Saturday, December 19, 2009

The overwrought Hawkeye

This post isn't about Obama, who's governing no better or worse than Hillary Clinton would have. It's not about David Plouffe, either. It's about Iowa.

My current read is The Audacity to Win, the campaign trail memoir by David Plouffe, manager of Barack Obama's winning presidential campaign. My interest in this book is threefold: simple curiosity for an insider's view of this novel campaign, piqued interest on the basis of Jerome Armstrong's posts over at MyDD, and the knowledge that the author is today directing the re-election campaign of Deval Patrick.

As with many victory lap memoirs, there are a few interesting but ultimately unshocking tidbits mixed in with loving recounting of victories and rationalizaton of mistakes. There is a three-page extended excuse about Obama's (correct) decision to back out of public financing for his campaign. Why not admit that Obama's promise to follow the regime was made when the money wasn't there, and now that it was, the federal campaign would hamper it? Bill Richardson is ignored save for a cheap shot about his weight, John Edwards ignored aside from the revelation that Obama's people pushed the expensive haircut story. Hilary Clinton and Ted Kennedy are the only Democrats for whom David Plouffe demonstrates anything resembling respect. John McCain receives more praise (I haven't gotten to the part about Sarah Palin yet).

However, the most overwhelming aspect of the book is the careful, loving, almost obsessive attention given by Barack Obama and his campaign to Iowa. This obsession is reflected in an exhaustive and exhausting recounting of the Iowa adventures and strategy, which outweighs attention given to Super Tuesday. I am unaware of any electoral system in the world that places such a pivotal role on such an idiosyncratic, unrepresentative, and small population that Iowa enjoys in the American system. The culmination of this courting period is the caucus process, an exercise that is self-limiting and violates the fundamental democratic principle of the secret ballot. After the primary process faded, the spitefully undemocratic nature and overall enormous suckitude of caucuses and baffling centrality of Iowa were forgotten.

Reading this book has reminded me. It reminded me that individual, smaller counties in Iowa were the subject of more discussion, candidate time, infrastructure, focus, and planning in the primary campaign than the entire state of Massachusetts was. Linn County, Iowa was a more important audience for the Obama campaign that was California, in all probability. The crafting of message, and quite arguably policy, balanced on the point of Iowa. (Parallel statements could be made about the Edwards and Hillary Clinton campaigns, as well.)

Sadly, the entitlement of this state will go unchallenged, as the Democratic Rules Committee is seeking to further enshrine the inexplicable privilege of Iowa in their upcoming recommendations. As a time when this reform process would be as apolitical as it would ever get, inertia has apparently taken over, untroubled by the lack of leadership that has been the hallmark of Tim Kaine's tenure as chairman of the Democratic National Committee.

Four or eight years from now, we're going to witness this all over again, as millions of dollars and hours are spent on every nook and cranny of the Hawkeye State, while Massachusetts receives about as much primary attention as Manitoba.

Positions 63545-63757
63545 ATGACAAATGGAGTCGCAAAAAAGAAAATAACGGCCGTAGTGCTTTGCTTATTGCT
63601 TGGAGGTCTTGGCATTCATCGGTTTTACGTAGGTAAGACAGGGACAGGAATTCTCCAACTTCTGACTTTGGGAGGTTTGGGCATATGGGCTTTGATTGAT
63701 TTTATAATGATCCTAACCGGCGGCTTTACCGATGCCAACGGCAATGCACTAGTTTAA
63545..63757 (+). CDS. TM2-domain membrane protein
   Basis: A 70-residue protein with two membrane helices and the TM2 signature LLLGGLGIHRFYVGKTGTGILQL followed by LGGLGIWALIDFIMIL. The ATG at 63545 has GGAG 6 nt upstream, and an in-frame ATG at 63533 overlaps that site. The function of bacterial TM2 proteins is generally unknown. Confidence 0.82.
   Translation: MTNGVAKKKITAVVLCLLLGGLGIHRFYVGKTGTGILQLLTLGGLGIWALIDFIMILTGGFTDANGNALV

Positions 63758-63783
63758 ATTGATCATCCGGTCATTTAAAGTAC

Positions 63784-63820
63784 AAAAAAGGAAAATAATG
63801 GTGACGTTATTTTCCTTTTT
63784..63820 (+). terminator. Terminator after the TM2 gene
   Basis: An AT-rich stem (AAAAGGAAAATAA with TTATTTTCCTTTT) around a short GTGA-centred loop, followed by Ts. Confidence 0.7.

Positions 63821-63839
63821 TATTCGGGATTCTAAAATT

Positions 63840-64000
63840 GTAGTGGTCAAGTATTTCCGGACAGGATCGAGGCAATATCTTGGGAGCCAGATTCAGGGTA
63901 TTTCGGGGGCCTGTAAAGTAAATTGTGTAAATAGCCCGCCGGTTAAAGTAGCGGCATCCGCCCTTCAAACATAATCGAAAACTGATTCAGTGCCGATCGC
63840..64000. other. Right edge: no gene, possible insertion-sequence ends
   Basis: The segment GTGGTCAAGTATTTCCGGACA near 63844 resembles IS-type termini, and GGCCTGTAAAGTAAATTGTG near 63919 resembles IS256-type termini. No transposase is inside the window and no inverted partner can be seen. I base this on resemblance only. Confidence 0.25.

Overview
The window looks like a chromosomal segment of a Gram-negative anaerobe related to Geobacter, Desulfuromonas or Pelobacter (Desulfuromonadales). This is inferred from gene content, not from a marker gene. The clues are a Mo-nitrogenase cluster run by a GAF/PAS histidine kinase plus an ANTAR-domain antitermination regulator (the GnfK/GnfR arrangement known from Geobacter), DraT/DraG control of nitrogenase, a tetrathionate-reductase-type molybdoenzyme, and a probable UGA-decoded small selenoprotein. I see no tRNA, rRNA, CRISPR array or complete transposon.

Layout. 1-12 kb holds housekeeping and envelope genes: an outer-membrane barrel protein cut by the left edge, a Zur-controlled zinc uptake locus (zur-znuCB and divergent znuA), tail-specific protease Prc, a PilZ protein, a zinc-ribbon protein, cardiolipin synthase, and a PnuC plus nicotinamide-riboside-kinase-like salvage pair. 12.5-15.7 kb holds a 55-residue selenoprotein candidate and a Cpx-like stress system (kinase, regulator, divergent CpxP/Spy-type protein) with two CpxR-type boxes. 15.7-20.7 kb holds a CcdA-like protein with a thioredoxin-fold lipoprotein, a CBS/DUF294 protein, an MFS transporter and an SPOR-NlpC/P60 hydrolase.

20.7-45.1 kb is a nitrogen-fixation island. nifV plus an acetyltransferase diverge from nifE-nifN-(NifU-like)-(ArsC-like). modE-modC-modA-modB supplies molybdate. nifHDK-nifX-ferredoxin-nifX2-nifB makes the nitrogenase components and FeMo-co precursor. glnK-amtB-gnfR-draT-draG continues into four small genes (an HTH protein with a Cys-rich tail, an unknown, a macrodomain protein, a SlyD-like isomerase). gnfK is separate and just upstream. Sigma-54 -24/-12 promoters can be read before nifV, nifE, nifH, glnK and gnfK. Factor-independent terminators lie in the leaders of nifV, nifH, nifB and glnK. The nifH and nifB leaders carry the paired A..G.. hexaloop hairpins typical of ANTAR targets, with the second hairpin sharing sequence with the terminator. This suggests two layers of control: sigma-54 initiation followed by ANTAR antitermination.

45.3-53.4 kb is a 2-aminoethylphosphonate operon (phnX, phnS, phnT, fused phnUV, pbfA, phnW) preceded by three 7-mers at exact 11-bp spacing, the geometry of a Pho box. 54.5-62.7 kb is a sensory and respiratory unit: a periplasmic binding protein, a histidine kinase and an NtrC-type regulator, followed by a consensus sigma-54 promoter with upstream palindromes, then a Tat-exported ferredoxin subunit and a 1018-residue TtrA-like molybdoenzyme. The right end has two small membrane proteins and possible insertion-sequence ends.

James Patrick Conway said...

To be fair-I had a lot more fun campaigning in IA than I ever have in MA.

During 06 when I doorknocked for Patrick most people in my neighborhood in Cambridge didn't even know who he was two months before the primary, or that there was a primary, or that Romney was not the Republican nominee.

In Iowa every door I knocked I had a nice, nearly five minute discussion with the head of the house who was highly educated about the issues and excited to vote. Now this does leave a chicken and the egg question. Are Iowans (and arguably New Hampshireites) more politically attuned people so they should have disproportionate influence or are they more politically attuned people because they have disproportionate influence? I am not sure. Either way MA will never get the attention it deserves, especially with Teddy gone.

James Patrick Conway said...

Also arguably it is more democratic to have contests partly decided on personal interactions with the candidates, to have a smaller state force old fashioned retail politics, etc. Also the fact that both of these states are nominal swing states, and how NH has a lot of independent voters, also is a point in their favor.

That said the caucus is entirely undemocratic and outdated, and in reality both campaigns these days tend to become media wars anyway, so a saner system might make more sense.

Quriltai said...

Two things:

I also enjoyed campaigning in Iowa until about 5 days out from the caucus, when everyone (including me) had gotten sick of the whole process. Given the amount of time lavished on Iowa, I would hope their voters would be very attuned to what's happening; I would say that any state would react similarly.

The thing I don't get is that retail politics in IA and NH aren't mirrored in the realities of campaigning and governing overall. It's like saying that your ability to farm is a good indication of your ability to cook.

And finally, I could even stomach this baffling adoration of Iowa if the caucus process were spiked. It's baffling, mathematically intricate, chaotic, and undemocratic -- democracy if it had been invented in a Moroccan bazaar.